Where:

H0 = Null hypothesis that the measured gas emission data follow the Weibull distribution
HA = Alternative hypothesis that the measured gas emission data does not follow the Weibull distribution

RESULTS AND DISCUSSION

Observation of the plots of the potential readings in Fig. 1 and 2 show that these readings fluctuate from the beginning to the end of the experiment, for each concentration of inhibitors presented. These fluctuations occur in the form of spikes of varying amplitudes and make interpretation of observed data difficult. Although, the concrete admixed with 0.679 M NaNO2 could be deduced from Fig. 1 to monotonically lead the stack in inhibition effectiveness in the NaCl medium, in spite of the fluctuations in the OCP plots, it is almost impossible however to identify which concentration exhibited such optimal effectiveness of inhibition in the sulphuric acid medium from the fluctuating curves in Fig. 2. These fluctuations could be due to reactions between the inhibitor, alkaline pore solution, steel rebar and the medium resulting in complex formations which accounted for sharp oscillatory drifts between the active and passive regions. For these fluctuations in the OCP readings for each admixed inhibitor, the Weibull distribution modelling tool was employed to study the underlying characteristics, especially of inhibiting quality and effectiveness, with subsequent GoF analysis using the K-S GoF criteria. The results from these analyses are presented in Table 1 and 2 for admixed inhibitors in NaCl and H2SO4 media, respectively.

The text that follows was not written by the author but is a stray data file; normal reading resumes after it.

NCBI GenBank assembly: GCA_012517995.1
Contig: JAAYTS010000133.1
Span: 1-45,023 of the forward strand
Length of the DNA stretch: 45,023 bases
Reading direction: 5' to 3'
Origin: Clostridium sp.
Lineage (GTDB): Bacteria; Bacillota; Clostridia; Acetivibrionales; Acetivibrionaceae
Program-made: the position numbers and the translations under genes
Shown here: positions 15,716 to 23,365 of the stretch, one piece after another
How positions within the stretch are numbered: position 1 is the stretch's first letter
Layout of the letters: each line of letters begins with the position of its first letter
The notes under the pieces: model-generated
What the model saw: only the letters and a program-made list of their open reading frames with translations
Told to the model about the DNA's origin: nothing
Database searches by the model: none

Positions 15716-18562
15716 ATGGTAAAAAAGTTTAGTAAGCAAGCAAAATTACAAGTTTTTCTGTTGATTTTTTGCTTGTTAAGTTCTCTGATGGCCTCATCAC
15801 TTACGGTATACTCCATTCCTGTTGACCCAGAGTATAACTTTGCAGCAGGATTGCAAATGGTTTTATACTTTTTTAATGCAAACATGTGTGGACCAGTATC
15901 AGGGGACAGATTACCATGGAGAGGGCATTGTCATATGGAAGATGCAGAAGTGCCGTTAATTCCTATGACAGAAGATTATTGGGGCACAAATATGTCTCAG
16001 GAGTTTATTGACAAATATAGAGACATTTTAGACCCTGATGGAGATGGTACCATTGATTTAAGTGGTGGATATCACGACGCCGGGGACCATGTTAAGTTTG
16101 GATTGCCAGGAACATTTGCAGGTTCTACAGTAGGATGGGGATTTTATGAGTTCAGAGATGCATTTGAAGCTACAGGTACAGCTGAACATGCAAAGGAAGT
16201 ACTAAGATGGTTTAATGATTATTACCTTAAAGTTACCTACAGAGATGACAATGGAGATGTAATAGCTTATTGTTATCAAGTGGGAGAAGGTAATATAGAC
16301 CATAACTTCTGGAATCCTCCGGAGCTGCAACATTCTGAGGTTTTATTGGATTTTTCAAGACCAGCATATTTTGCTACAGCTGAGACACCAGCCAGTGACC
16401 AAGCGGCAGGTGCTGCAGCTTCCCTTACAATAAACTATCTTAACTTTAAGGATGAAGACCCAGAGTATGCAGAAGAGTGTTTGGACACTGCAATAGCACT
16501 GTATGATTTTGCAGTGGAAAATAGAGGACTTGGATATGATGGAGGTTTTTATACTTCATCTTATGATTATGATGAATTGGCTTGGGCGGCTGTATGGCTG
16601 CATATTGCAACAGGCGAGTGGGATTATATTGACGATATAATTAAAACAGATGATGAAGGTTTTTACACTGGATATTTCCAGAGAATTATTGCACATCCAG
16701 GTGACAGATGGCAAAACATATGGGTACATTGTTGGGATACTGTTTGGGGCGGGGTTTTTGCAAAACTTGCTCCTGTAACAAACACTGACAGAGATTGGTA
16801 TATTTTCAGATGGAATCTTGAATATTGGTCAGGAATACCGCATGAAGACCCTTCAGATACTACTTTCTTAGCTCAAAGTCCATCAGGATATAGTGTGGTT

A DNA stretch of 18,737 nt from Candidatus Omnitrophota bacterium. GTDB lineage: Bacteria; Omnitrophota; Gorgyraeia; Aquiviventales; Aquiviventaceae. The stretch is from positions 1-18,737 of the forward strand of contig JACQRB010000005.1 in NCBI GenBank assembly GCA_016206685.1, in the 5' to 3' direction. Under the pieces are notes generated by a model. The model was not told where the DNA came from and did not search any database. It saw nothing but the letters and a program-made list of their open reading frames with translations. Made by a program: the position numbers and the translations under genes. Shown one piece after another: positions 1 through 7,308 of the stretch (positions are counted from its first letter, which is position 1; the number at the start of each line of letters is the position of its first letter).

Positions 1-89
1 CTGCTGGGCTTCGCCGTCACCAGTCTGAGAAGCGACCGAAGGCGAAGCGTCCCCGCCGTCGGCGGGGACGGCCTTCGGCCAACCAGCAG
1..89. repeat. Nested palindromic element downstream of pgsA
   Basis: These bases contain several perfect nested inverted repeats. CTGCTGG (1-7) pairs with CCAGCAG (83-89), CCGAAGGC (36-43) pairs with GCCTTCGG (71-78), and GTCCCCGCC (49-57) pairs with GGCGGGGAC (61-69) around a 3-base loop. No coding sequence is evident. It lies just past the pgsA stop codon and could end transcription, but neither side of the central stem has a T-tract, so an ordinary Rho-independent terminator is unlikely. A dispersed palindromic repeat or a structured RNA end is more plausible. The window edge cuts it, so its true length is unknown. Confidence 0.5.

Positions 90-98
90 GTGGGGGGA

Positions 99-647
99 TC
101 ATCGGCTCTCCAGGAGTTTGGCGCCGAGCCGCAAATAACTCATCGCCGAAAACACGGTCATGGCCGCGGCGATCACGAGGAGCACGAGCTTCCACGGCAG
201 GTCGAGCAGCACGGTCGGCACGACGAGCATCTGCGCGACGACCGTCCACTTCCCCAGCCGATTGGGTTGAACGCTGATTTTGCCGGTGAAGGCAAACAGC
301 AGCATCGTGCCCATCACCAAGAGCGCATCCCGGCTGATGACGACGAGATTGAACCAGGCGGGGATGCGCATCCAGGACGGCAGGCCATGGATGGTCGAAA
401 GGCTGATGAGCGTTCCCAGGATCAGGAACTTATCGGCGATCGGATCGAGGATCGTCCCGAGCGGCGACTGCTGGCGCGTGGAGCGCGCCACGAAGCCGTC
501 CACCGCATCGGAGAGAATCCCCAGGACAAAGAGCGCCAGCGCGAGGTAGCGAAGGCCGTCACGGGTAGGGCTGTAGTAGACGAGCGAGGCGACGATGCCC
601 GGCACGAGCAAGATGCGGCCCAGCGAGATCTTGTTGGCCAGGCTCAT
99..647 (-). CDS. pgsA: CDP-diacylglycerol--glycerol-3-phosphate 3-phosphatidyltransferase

From Table 1, the p-values from the K-S goodness of fit test shows that the measured OCP data for all the reinforced concrete samples immersed in NaCl medium followed the two-parameter Weibull distribution. For the statistical modelling for these inhibitors, using the Weibull PDF, the p-values is greater than the significant values of α (i.e., p>0.05) thus satisfying the null hypothesis in Eq. 5. Also, the large values of shape parameters (k) of the Weibull modelling of the admixed inhibitors imply small scatters of OCP data and these translate to good uniformity of the measured data.

Table 2 shows that the p-values of the K-S GoF for the reinforced concrete admixed inhibitors in H2SO4 medium are not only lower than that obtained in NaCl medium but also that p<0.05 for seven of these fifteen specimens.

Table 1: Results of Weibull distribution modelling of aniline and NaNO2 admixtures in reinforced concrete samples immersed in NaCl medium
Image for - Modelling the Performance of Sodium Nitrite and Aniline as Inhibitors in the Corrosion of Steel-reinforced Concrete

Table 2: Results of Weibull distribution modelling of aniline and NaNO2 admixtures in reinforced concrete samples immersed in H2SO4 medium
Image for - Modelling the Performance of Sodium Nitrite and Aniline as Inhibitors in the Corrosion of Steel-reinforced Concrete